Once I’ve listened to the songs, it’s time to start making charts. I always start by finding the general tempo of the tune and writing that on the top of the chart. I also typically will write a style or song association. If it’s very Dave Matthews sounding, I’ll write DMB, or John Mayer or whatever so when I look at the chart I know how fast it is and what tune it reminded me of. That way I can associate quickly on stage if I forget what a song sounds like.

From there I’ll go ahead and listen 1 time through just getting the proper bars and the song form. I write everything in the Nashville number system, but I use all 1′s since I don’t need the changes. So a verse for me that’s 8 bars looks like this ( 1 1 1 1 : 1 1 1 1 :) I use the numbers to show a measure and the “:” is used to tell me a phrase has ended. So that would be an 8 bar verse with two phrases. It can get really complicated when you have odd meters and such, but I have a system for everything these days. Once I have the tune mapped out I’ll take another listen all the way through and I’ll write in the necessary grooves, variations, stops, band hits, etc. Anything that will help remind me of what the song is supposed to sound like. I’ll also write snare drum choices if I’m going to be changing them out in the show.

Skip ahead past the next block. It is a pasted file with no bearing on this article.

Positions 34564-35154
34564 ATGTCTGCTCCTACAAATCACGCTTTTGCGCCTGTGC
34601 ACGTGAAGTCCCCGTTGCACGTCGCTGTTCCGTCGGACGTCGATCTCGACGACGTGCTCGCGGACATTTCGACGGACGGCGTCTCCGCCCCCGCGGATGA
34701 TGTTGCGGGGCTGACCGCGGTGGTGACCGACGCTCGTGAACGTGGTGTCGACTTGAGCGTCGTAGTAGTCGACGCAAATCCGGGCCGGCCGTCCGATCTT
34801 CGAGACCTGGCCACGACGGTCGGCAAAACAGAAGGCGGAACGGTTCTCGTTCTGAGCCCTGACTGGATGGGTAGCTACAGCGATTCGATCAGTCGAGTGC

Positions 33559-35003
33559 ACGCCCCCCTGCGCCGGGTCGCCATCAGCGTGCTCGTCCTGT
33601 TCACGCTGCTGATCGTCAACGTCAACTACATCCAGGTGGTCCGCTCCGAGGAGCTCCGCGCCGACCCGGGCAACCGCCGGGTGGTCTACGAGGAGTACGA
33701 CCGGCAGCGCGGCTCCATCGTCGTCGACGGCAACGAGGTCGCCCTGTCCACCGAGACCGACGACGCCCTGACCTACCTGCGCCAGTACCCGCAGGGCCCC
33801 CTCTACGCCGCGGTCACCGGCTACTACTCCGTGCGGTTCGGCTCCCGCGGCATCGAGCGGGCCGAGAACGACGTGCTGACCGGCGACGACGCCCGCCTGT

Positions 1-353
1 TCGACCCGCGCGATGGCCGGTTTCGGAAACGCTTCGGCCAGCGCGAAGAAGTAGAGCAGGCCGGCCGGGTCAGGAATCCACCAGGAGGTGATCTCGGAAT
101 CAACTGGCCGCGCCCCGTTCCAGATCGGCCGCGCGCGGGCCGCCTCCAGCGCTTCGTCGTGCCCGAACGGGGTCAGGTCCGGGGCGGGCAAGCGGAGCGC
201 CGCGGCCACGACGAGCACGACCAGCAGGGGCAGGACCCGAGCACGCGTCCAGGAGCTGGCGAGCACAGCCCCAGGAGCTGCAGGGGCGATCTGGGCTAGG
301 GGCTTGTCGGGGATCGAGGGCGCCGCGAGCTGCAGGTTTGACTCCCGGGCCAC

Charting is the most important part for me. I just played a 14 song show by reading through charts, there was no possible way for me to memorize 14 songs in one week, especially in the middle of doing studio work, so you live, eat, and breathe by the charts you write. So this process is very tedious, but necessary and eventually it even becomes fun. You can create your own language basically.

3) Gig Day.

Finally, you’ve listened, charted, prepared as much as possible. Now it’s time to do the show. The biggest thing for me, especially when we don’t have any rehearsals, is making sure that the tempo is at least close and the feel is right-on. This is much easier if you’re using a click track, but if you aren’t, the best thing is to try to get your own click into your mix so that you can at least start close to the correct tempo. All songs tend to move when you aren’t on the click which is why I am a huge advocate for the click track, but in many cases artists don’t use them, so you have to be prepared for that and be ready for whatever comes your way.